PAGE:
6. (5 marks) An analysts suggests using the ratio EPS/(Cost of Labor hour) as a ratio for

analyzing the productivity of firm in the auto manufacturer industry? What may be a concern with this ratio (20 words max)?

7. Timberland Corporation is a furniture manufacturer that is considering installing a

milling machine for $420,000. The machine carries straight line deprecation to zero over a 7 year period. Timberland has been financially distressed and thus the company does not expect to get tax shields over the next seven years as it won’t pay taxes. Canadian Leasing Company (a tax paying company) has offered to lease the machine over the seven year. The corporate tax rate is 35%. The appropriate before-tax interest rate is 6% for both firms. Lease payments occur at the end of the year.

a. (5 marks) What is the highest leasing price (before tax) that Timberland would agree too?

b. (5 marks) What is the lowest leasing price that Canadian Leasing would agree too?

8. (10 marks) Tag’s engineers have developed a new GPS- watch, which the company is considering developing commercially. Management views the risk of this investment as similar to that of other technology companies’ investments; with comparable firms typically having an average debt to value ratio of 20%, an average cost of equity capital of 13%, and an average cost of debt of 8%. Suppose Tag’s plans to finance the new division using a constant debt-to-value ratio of 10% and a borrowing rate of 6%. The corporate tax rate is 40%. Estimate the WACC that should used to value the GPS-watch project.








Investment +NWC Operating cash flow


300m (1-0.35)+50m = 245m




















R A =5+1.67 * (11-5) = 15.02

APV (real project) = -650m + 115.25 *PVAF(15.02%, 9) + 360.25/(1.1502)^10

=-650 m +115.25m * 4.768 +88.89m =-11.60m

(c) Tc*rD= .35*0.09*400m = 12.6m

NPV (Tax shields) = 36m *PVAF (10,6% )= 12.6m*7.36 = 92.73m Total NPV = -11.6m+92.73m = 81.13m



Current market value: 30*200m = 6 billion

Market value according to management: 35*200m = 7 billion

Number of shares bought back at current market share: 600m/30 = 20m

Total shares outstanding: 180 million.

Value per share at new information valuation: (7 billion-600m)/180 million = $35.56

(b) Clark would have to buy at $35 per share, which means buying back (600m/35) = 17.143m shares.

Total shares outstanding 182.857 m shares.


a) If the firm succeeds the value of the assets is $1.3, equity value will be 300k, debt

value is $1m. If the firm fails the value of the asset is $300k, equity value will be zero, debt value is 300k.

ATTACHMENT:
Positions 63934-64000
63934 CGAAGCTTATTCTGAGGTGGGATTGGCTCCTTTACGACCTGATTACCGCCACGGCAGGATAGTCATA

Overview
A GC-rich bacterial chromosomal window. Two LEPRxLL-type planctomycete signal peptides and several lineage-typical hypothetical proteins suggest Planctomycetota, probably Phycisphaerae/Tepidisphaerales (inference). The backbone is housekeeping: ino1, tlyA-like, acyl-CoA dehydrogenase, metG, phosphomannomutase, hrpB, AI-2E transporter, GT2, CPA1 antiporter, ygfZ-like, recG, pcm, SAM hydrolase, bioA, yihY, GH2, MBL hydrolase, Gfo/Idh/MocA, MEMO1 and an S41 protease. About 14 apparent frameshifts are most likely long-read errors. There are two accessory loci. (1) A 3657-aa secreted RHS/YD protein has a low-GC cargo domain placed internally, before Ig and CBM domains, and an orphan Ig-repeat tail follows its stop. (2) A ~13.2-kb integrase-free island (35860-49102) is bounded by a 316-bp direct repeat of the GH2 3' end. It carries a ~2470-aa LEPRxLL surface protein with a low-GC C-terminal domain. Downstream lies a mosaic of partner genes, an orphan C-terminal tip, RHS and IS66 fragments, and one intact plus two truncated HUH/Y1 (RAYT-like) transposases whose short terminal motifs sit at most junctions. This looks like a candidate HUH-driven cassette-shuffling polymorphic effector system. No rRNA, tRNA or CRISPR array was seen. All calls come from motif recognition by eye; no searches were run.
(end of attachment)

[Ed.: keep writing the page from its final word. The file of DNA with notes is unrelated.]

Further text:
Value of stragegy = 0.5*1.3m +0.5*300k = 800k (loss of 100k) Value for equityholders is V e =0.5*300k = 150k (they gain 150k) Value for debtholders is V d = 0.5*1m + 0.5 *300k = 650k (they lose 250k)

b) Baxter would find it hard to raise the cash from equity holders because they could

at most get back a $50,000 for putting in $100,000. The firm owes $1m and the company’s assets are worth 900k. Thus, an extra 100k is sill owed to debtholders. It is not worth for equity holders to put in 100k to get back 50k.
















immediately and a perpetuity of $4.8.

Cum dividend price is P c =2+ 4.8/0.12 = 2+40 = 42

Ex dividend price is 40.

(b) The firm will buy back shares at


a cost

Total number of shares outstanding 9,523,810 Dividend per share 48m/9.523 = 5.04

The price after repurchase is 5.04/0.12 = 42


$42. Number of shares bought is

(c ) Each share will be given $4.8 dollars. Needed extra $28 million.

Price will drop to 42-4.8=37.2

New shares: 28m/37.2 = 752,688 Total 10,752,688

Cash flows to old shareholders (10/10.752 * 48m/0.12) = 372m Thus old shareholders would receive $ 37.2 per share.

Price of share from the perspective of old shareholders, cum dividend

4.8 + 37.2 = 48

(d) 2000 shares dividend of $2 is $4000. Investment in stock is 40*2000 = $80,000

If the firm decides to pay dividends, the ex dividend price is $40. So Marle can buy 100

shares to get a total of 2100 shares invested in stock

$40*2100 - $84,000

If the firm decides to repurchase, the price is $42. So John can sell 95 2000/42 = 95 shares (95.23) to get in cash around $4000 and the rest of $80,000 be invested in stock.


NPV (no clause) = -400k+( 0.5(96k+96*2k)-120k) / 0.07 = -400k+ 24k/0.07 = -400+342.85 = -57.14k

With clause after if 96, you stop in two years.

NPV(with clause) = -400k +0.5*PVAF(2,7%) *(96k-120k) + 0.5*(192k-120k)/0.07 =

-400k +0.5 (-22.43-20.96)k+0.5*72k/0.07 = (-400-21.7+514.29)k = 92.59k

The value of the clause is the difference in NPV, = 92.59k+57.14k = 149.73k

Yes it makes a difference on the decision to open the store.


The numerator goes to shareholders while cost of labor is for all firm’s asset holders.




Depreciation per year: 420,000/ 7 = 60,000 Depreciation tax shield = DT = 60k*0.35 = 21k

After-tax discount rate

= 0.039 Timberland's (the lessee) reservation price is:

= 0.06 (1 - 0.35)

Set the NPV = 0, and solve for L:

NPV (lease) = 0 = 420k - L × PVAF (6%, 7)

420k - L × 5.582 = 0

L = 420k / 6.0243 = 75.24k

b. NPV (buy and then lease) =0

0= -$420k + L (1 - 0.35) PVAF(3.9%,6) + 21k × PVAF(0.039, 7)

0=-420k + 126.51K + L (0.65)(6.0243)

L = 74.95k



Find R a : r e =13.0%, r d =8%, D/V=0.2 D/E=0.25

D + r (1 − T ) r e d c E R a =
+ r
− T
r e
R a =
= 12.34%
− T

Also accepted (ignoring taxes in prop 2)

The unlevered cost of equity is r a =0.2*8%+0.8*13% = 12%

Project D/V = 0.1 D/E = 0.111

R e = 0.1234+0.111*(0.1234-0.06) (1-0.4) = 0.1276

(alternatively, with no taxes M&M prop 2, 0.1266)

The WACC = 0.1*6%*(1-0.4)+0.9*12.76= 11.84% (alternatively, with no taxes M&M prop 2, 11.75%)